On Spitsbergen a next-gen gateway pilot makes 6 months landmark

6 months of real-time monitoring of critical infrastructure in the unforgiving Arctic climate

Longyearbyen, The world’s northernmost city, located on the remote island of Spitsbergen in the middle of the Northern Atlantic ocean. This is a place where the elements, extremely harsh environment, and polar bears does their outmost to get the best of you. And later on, well of inside, having a cup of tea in the safe haven of a local café it is easy to relate to the fact that the infrastructure providing heat, electricity, and running water are vital parts of being able to survive.

“Travelling to the far north, our guests expect pristine nature and lots of fresh air. They also want comfortable indoor temperatures and running water. Needless to say, hotel operations on Spitsbergen are not without challenges. Still, we aim to exceed expectations and doing it with a small environmental footprint.”– Stein-Ove Johannessen, General Manager, Svalbard Hotel Polfareren

It is a key part of any municipality or city to ensure basic and vital support functions such as electricity, water, heat, etc. In Longyearbyen, the permafrost means you can easily spot the above-ground pipes that crisscross the town with hot, cold, and waste water. The combination of the subzero weather and tectonic movement makes maintaining and servicing the above-ground pipelines, pumphouses and stations a full-time assignment.

Unexpected frost intrusions and other faults are frequent and critical to detect as soon as possible to both keep reliable services and avoiding damage to infrastructure and equipment. It is vital to react as soon as possible to be able to repair the issue and get the system operational again. Strategically placed sensors that monitor temperature, humidity and air quality are used to detect, locate, and alert of any deviation.

A system like this pinpoint issues in real time and alert maintenance operators to take action. Removing the need for frequent inspections and enabling detection before a fault happens.
“A network of sensors and gateways spread in key locations can make a grid to monitor the whole infrastructure, reducing the response time and minimizing down time. It’s possible that such setup can improve issue localization and limit further collateral damage, and more importantly the loss of valuable assets.” – Andre Grytbakk, NanoPower and Robert Rembowski, Svep Design Center

Despite the remote location, Longyearbyen has all the required infrastructure in place for the digital era. Svep Design Center’s rugged gateways, along with Nanopower’s extreme low-power sensors; connected to Svep Design Center’s IoT Platform was deployed this spring in a pilot setup of a cost effective, near plug-and-play system to monitor district heating in Longyearbyen.

Each gateway accompanied by three or more sensors where placed at critical points for monitoring deviations in temperature and humidity – to detect pipe leakage in the system providing heat and water at selected locations, points, and buildings in Longyearbyen. The setup has already been running for a substantial part of 2022, with virtually zero downtime, and successfully provided data and metrics to the platform for monitoring and alarms.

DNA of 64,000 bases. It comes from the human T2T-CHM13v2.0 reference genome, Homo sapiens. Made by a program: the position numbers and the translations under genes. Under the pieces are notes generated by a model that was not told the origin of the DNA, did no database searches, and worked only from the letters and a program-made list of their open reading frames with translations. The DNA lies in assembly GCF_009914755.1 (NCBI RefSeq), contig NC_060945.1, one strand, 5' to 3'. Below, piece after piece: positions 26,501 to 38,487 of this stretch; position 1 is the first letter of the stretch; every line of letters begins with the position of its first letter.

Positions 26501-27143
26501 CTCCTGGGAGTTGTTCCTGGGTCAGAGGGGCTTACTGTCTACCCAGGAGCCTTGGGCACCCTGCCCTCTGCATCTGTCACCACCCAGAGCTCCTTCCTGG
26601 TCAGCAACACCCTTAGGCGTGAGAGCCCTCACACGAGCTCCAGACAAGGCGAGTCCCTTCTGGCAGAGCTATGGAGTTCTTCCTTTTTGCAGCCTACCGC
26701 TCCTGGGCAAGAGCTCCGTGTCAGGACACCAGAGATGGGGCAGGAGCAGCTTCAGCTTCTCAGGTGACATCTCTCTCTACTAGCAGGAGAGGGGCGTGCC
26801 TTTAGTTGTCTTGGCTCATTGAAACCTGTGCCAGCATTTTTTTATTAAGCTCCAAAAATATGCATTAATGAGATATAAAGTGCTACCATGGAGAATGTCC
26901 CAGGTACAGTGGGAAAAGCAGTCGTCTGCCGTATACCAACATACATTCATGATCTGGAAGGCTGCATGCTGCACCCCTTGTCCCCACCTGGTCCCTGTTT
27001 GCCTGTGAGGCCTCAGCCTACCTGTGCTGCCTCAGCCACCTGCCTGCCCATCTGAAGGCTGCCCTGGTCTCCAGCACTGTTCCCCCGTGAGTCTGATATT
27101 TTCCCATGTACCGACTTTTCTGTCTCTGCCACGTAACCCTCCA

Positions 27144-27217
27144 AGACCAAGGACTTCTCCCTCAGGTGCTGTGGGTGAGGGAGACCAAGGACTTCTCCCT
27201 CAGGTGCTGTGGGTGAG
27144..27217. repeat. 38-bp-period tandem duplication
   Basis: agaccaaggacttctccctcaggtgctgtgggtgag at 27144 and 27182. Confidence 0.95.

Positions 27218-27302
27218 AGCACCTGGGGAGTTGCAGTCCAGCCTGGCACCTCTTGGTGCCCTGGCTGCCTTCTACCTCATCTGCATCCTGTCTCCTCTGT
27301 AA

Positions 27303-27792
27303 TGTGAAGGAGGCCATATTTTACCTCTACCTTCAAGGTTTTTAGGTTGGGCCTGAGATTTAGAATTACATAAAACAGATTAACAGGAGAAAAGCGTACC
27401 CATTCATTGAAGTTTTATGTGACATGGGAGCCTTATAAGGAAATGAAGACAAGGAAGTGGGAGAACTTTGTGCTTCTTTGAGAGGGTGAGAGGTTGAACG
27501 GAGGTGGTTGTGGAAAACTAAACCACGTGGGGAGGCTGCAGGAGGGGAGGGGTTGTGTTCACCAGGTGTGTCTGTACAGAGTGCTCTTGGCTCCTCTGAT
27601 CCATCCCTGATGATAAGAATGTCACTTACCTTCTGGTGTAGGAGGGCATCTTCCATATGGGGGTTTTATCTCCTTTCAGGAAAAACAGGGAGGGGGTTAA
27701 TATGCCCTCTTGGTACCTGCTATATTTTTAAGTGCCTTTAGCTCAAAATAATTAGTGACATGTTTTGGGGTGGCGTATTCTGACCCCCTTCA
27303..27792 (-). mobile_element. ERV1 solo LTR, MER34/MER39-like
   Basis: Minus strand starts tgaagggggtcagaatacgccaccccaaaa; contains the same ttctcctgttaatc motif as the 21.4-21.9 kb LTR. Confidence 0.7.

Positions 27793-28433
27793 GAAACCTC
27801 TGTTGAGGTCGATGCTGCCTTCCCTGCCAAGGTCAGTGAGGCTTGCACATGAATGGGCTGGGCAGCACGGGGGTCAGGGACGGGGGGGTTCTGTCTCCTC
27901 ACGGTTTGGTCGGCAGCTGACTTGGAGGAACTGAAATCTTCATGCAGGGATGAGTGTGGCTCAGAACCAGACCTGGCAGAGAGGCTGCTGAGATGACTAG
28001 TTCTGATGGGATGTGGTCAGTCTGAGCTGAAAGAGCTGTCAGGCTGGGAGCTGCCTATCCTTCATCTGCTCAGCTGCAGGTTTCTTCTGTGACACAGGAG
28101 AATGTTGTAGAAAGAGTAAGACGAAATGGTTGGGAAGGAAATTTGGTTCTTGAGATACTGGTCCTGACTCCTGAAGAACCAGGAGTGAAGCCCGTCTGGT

“I believe it is possible to improve on air quality and save energy at the same time by monitoring temperature and other parameters. Furthermore, an immediate alarm in case of a water leak on the main system is of high value. It will ensure a more reliable delivery of water and heating.” – Stein-Ove Johannessen, General Manager, Svalbard Hotell Polfareren

Looking ahead, as we move towards the polar winter, with freezing temperatures and unforgiving winds at Svalbard; the system will take get a chance to further prove itself during scenarios where it is predicted to provide the most support and functionality.

Svep Design Center together with Nanopower will expand the sensor and gateway network along with upgraded functionality and performance. The system will run during the winter period to validate the functionally of an easy set up and reliable system that provides the ability to measure, monitor and alert to minimize down time, preserve the valuable resource and in the end – sustain life.

“The adaptation of next generation IoT requires a multi-disciplinary approach from several actors. Telenor Svalbard commits with our core connectivity, and services beyond, to enable customers to solve challenges in a rapidly developing environment. By participating in this project, we are enabling monitoring of critical infrastructure that will secure a more stable supply of water and heating to the citizens of Longyearbyen.” – Einar Jenssen, Head of Technology and Innovation, Telenor Svalbard AS

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